It's no secret that teachers learn much of what they know about technology integration from watching other teachers. But when teachers are isolated in their own room for much of the day, how do they get the opportunities to see the meaningful way their peers are using technology in the classroom?
That's where Pineapple Charts and #ObserveMe can help shift the collaborative culture of teachers within a school.
In Hawaii, a pineapple on the door is a symbol of hospitality, warmth, and welcome. From this symbolism, the idea of Pineapple Charts was created. This school-wide system provides the opportunity for teachers to invite one another into their classrooms for informal observation, as a way to share ideas. On this weekly chart, teachers list activities and lessons they would like others to see. The chart is then placed in locations where teachers visit on a regular basis (lounge, office, work room, bathrooms, etc.). If a teacher sees a lesson or activity of interest, he or she visits the classroom at the indicated time and watches... no note taking, conferences, forms, write-ups, or time limits are required. The teacher just watches, learns, and gathers new ideas.
Pineapple charts can be a great way for teachers to see new technology in action. You might consider inviting others in to your room to see:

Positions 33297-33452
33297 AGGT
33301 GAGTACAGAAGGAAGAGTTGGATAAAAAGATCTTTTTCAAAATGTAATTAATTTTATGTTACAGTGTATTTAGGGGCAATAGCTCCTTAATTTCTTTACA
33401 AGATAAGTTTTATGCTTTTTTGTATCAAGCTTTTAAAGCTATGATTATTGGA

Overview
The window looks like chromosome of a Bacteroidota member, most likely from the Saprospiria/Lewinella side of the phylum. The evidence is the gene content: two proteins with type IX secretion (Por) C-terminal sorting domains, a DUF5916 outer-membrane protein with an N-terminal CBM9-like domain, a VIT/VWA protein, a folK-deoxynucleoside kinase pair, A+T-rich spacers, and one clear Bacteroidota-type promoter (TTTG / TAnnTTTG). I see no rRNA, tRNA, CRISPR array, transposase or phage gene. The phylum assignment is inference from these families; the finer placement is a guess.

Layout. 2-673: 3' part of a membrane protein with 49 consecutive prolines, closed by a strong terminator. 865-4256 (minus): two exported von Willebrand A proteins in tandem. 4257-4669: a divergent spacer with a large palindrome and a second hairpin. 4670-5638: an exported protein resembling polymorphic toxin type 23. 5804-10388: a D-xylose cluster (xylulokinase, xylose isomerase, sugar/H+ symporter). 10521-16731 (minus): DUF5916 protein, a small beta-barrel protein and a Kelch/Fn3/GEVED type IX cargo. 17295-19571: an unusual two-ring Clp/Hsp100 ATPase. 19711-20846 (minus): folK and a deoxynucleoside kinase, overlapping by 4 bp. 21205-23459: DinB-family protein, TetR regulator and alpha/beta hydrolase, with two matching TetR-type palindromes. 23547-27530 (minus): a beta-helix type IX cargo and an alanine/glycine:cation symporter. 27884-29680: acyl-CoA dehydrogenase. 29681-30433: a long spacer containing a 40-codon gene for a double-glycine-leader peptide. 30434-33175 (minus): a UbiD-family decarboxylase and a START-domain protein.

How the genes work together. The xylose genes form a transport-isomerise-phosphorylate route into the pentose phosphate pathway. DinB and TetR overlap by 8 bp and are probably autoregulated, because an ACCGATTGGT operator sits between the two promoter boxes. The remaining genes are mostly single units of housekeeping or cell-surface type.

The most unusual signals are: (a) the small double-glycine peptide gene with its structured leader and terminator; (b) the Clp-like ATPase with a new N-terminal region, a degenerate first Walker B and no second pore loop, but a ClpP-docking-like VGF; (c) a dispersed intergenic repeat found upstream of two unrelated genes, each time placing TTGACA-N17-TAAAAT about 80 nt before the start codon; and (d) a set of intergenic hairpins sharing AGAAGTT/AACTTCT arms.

Robert Kaplinsky, an educational consultant and trainer, was increasingly concerned that teachers work in isolated environments, not often seeking feedback or ways to openly share successes. This concern inspired him to create a call to action to increase the collaborative nature of teachers in schools. His idea? Post a sign outside of your classroom to invite other teachers in to see what you are doing. On this form, share a few areas for which you would like feedback. He also recommended providing an observational tool, such as the Jeffco Teacher Rubric, to make it easier for observers to provide feedback. Adding a QR code or shortened URL that connects observers to a Google Form is an excellent way to seek, collect, and analyze data.
But how does this connect back to technology in the classroom? Consider seeking feedback on your use of technology in the classroom!
For more information check out these blogs: